A.     Arrest, Search and Seizure

1.      The Exclusionary Rule

a.       If you look at the fourth amendment you will discover that it doesn’t have anything to say about the exclusionary rules.

i.        4th amendment doesn’t say anything about exclusionary rule, exclusionary rule is a matter of judicial implication.  But are there any Supreme Court cases that are not matters of judicial implication (professor can’t think of any).

b.      Impressive argument: what is the importance of the 4th amendment if the police can bypass the judge?

i.        If you have a system with no exclusionary rule, then you are laundering the evidence.

ii.      If the judge won’t grant a warrant for no probable cause, you illegal search and then bring evidence and the judge asks where it is from, and you say don’t ask, this bypasses the 4th amendment.

c.       Greatest evidence to support exclusionary rule was the police’s reaction to the overturning of Wolf in Mapp.

d.      Wolf v. Colorado

i.        What was Frankfurter’s main theme?

a.       Police violated the fourth amendment substantively.  Frankfurter seems to be saying that fourth amendment (specifically one’s right to privacy against arbitrary intrusion by the police) is enforceable against the states.

ii.      What is the problem?

a.       There is more than one way to show condemnation of the police, there are other ways of enforcing the 4th amendment than throwing out the evidence.

b.      Convoluted way in which Frankfurter stated the question. 

1.      Frankfurter could have asked the question in a different way.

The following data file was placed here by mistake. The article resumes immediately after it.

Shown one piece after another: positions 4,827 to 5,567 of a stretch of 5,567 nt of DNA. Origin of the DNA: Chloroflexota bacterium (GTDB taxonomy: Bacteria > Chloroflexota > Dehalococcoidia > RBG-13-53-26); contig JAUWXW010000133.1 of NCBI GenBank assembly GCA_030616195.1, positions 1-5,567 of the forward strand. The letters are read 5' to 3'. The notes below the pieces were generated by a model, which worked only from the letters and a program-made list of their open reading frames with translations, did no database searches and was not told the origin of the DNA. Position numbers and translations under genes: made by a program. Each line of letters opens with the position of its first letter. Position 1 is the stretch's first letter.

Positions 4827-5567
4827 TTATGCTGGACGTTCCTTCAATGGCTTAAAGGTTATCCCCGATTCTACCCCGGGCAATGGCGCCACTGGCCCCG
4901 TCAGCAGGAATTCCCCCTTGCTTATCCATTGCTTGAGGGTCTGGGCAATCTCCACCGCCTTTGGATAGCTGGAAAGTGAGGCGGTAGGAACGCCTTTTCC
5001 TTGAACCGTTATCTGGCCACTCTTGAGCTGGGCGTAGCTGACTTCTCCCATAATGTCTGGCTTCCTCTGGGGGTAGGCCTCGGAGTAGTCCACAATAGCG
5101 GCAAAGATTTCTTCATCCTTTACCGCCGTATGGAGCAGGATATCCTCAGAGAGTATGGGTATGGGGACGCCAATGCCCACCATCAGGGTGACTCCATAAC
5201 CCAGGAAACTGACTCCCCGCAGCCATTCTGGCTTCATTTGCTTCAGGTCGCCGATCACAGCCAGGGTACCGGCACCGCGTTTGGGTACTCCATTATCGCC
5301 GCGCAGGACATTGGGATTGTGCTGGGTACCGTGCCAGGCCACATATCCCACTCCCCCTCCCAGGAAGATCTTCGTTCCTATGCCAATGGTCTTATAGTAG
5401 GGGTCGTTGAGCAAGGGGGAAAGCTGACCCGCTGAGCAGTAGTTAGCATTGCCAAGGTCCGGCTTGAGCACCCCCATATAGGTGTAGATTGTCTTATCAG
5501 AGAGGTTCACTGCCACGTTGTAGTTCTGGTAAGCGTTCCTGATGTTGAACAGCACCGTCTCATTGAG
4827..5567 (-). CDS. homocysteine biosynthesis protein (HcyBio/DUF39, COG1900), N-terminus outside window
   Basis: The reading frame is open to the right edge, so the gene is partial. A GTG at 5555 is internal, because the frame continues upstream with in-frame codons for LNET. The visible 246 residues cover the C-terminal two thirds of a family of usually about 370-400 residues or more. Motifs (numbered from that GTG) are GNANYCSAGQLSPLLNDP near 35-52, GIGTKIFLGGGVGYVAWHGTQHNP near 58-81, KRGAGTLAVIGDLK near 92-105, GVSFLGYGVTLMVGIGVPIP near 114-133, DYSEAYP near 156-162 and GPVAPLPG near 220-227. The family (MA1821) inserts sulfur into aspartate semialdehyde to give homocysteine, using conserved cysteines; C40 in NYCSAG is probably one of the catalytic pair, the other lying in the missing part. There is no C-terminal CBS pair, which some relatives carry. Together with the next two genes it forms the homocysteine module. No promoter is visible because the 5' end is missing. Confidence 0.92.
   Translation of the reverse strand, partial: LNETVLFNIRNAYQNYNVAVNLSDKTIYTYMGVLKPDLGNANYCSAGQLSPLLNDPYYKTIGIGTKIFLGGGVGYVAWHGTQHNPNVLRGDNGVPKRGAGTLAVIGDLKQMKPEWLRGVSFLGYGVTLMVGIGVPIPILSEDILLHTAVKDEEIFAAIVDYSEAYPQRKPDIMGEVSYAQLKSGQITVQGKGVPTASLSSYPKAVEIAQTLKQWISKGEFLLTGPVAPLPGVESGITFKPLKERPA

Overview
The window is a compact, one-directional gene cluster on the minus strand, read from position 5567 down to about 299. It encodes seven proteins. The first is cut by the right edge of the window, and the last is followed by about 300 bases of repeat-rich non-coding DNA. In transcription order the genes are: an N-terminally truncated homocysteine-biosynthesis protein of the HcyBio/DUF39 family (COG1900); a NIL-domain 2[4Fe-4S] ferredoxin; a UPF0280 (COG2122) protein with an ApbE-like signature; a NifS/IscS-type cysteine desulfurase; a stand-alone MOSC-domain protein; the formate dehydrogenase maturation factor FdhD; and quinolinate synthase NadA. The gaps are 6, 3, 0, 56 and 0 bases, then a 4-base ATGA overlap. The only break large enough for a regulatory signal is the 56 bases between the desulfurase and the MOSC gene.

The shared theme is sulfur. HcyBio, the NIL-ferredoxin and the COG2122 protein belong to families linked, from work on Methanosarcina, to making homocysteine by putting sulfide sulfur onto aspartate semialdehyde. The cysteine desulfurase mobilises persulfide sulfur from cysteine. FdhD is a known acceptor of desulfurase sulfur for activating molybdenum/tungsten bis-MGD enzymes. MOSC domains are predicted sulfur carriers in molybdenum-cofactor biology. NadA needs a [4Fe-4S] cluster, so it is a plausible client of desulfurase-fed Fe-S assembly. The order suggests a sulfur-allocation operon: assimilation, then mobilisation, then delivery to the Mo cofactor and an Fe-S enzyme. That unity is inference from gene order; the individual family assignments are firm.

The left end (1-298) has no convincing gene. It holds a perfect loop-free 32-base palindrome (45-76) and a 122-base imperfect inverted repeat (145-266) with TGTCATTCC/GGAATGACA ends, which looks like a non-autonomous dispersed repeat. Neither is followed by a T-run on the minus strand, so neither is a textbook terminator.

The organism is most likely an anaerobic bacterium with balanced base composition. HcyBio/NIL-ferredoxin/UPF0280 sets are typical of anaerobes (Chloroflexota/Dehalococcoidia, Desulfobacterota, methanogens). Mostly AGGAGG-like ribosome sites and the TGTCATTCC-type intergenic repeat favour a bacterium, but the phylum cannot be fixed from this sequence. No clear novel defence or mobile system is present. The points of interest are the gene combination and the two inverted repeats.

2.      Frankfurter said whether there are other ways to do this aside from the exclusionary rule. 

iii.    Are there alternative ways to enforce the 4th amendment?

a.       Frankfurter talks about an alert media. 

b.      The more brutal the conduct, the more likely the victim is to recover against the police. 

c.       Brutality makes it more likely that you can rely on the alternatives, however, you don’t need the exclusionary rule for the outrageous.

iv.    The dissent argued that there was no other way to enforce these rights.

e.       Professor is in favor of exclusionary rule, but there are some things to be said against the exclusionary rule.

i.        Most of these provisions stand in the way of law enforcement.

ii.      Impededes truth finding as it excludes relevant evidences,

iii.    Severe consequence for a minor violation.

iv.    Leads to more perjury.

f.       Mapp v. Ohio

i.        Clark is trying to demolish any argument ever made by anybody against the exclusionary rule. 

ii.      Clark: exclusionary rule is part of the 4th Amendment, the 4th amendment is part of due process. 

iii.    There was never a warrant and the Supreme Court knew that (if there was a warrant, they would have produced it).

iv.    HOLDING: In a prosecution in a state court, for a state crime the Fourteenth Amendment does not allow the admission of evidence obtained by an unreasonable search and seizure.

v.      Harlan writes an interesting dissent:  Says that some states are already doing things.

a.       Problem of law enforcement varies within the state from town to town.  Harlan says on p. 223—unsatisfactory experience with the exclusionary rule. 

b.      Harlan makes an interesting argument that is true today, but was not true when he said it: difference between 4th and 5th-you don’t violate 5th until you admit the evidence.  At the time 5th didn’t apply to states (might be a much better argument now than previously).

g.       United States v. Leon

i.        Clearly Leon breaks with Mapp.